Peace, Propaganda and the Promised land.
Farah Munayyer, PHF co-founder and Vice President, was instrumental in
raising about $10,000.00 to help in setting up the ALL Palestine exhibit at the
Heritage Museum of the Learning Center at the Antiochian Village for a period of
twelve months. This exhibit will be followed by a display of The Munayyer Syrian
collection and eventually a display of PHF all Arab collection. The
money raised served to buy new mannequins and to build a platforms and
pedestals to accommodate the mannequins in a professional and artistic display.
Palestinian Costumes at Lutheran
Church in Wisconsin
By Ruth Monson, LaCrosse, Wisconsin
Every four years since 1980, members of the English Lutheran Church in
LaCrosse, Wisconsin have presented to members of their community and neighboring
areas what has become to be known as the "Bethlehem Event". This past
December, 6000 visitors, many traveling long distances, came to experience this
outstanding production. There they gained an in-depth view of what it might have
been like in the village of Bethlehem during the time of Christ's birth 2,000
As they journeyed through the village they witnessed the daily activity of
its people, culminating their visit at the manger setting where Mary and Joseph
were found with the new-born Christ Child. All participants were dressed in
clothing of the time. Even live animals were part of the scene.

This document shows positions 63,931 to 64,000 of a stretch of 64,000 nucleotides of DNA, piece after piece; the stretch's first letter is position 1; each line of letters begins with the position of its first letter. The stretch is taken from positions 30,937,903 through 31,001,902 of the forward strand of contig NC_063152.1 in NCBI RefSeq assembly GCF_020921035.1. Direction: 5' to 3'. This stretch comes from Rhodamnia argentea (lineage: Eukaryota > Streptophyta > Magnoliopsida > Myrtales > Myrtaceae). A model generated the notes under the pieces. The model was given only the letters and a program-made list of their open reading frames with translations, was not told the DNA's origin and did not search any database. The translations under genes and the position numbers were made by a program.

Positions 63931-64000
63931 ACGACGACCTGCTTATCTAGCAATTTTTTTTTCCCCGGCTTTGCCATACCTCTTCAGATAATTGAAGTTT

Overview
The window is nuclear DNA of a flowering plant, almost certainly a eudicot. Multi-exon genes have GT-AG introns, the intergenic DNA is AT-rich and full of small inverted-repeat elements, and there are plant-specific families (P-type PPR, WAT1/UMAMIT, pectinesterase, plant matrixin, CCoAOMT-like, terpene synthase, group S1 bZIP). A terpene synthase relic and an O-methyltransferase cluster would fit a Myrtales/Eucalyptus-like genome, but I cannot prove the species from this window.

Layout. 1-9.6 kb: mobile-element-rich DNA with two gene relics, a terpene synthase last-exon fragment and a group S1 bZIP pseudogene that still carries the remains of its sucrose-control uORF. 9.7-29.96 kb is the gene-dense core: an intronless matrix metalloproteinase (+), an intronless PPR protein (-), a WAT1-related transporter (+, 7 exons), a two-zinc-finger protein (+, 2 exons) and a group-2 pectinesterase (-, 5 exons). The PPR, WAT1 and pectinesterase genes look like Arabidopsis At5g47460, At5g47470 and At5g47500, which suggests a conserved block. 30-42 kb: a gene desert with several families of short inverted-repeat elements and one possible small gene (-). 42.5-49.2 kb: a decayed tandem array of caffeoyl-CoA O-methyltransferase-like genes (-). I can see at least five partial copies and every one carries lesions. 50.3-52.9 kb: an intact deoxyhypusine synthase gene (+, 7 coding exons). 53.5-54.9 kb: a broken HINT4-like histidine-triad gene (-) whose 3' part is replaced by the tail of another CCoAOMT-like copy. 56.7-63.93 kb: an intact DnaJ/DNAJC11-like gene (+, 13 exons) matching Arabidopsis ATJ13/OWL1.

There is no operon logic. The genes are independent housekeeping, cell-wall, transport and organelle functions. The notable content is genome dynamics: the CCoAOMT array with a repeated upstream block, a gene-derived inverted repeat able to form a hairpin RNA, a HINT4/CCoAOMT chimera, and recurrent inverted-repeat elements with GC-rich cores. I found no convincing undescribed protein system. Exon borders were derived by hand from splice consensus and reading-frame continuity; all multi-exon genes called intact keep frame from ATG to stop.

In 1996, the Event was expanded to include the addition of a Middle East
"museum". It endeavored to provide an educational experience for the visitor to
learn about the region of the world into which Christ was born - not only at the
time and place in history but also in the broader Middle East then and in the
years which have followed.
This year's "museum" highlighted eight pictorial panels with a focus on
the following areas of Middle East interest: Jerusalem, Bethlehem, The Olive
Tree, Gold, Frankincense and Myrrh, Mount Sinai, Palestinian costumes, The
Spread of Early Christianity in the Middle East and Islamic Arts in the Middle
East. In addition, numerous items and artifacts identified with and typically
found in Middle Eastern countries were on display. The "Crown Jewels" were two
priceless, authentic Palestinian wedding dresses from the early twentieth
century, one from Bethlehem, the other from Ramallah, beautifully displayed on
mannequins. We felt privileged to receive these proud examples of Palestinian
heritage, culture, beauty and identity.
We made an earnest effort to share the human side of the Palestinian
people in this way, the dresses serving as a beautiful non-political aesthetic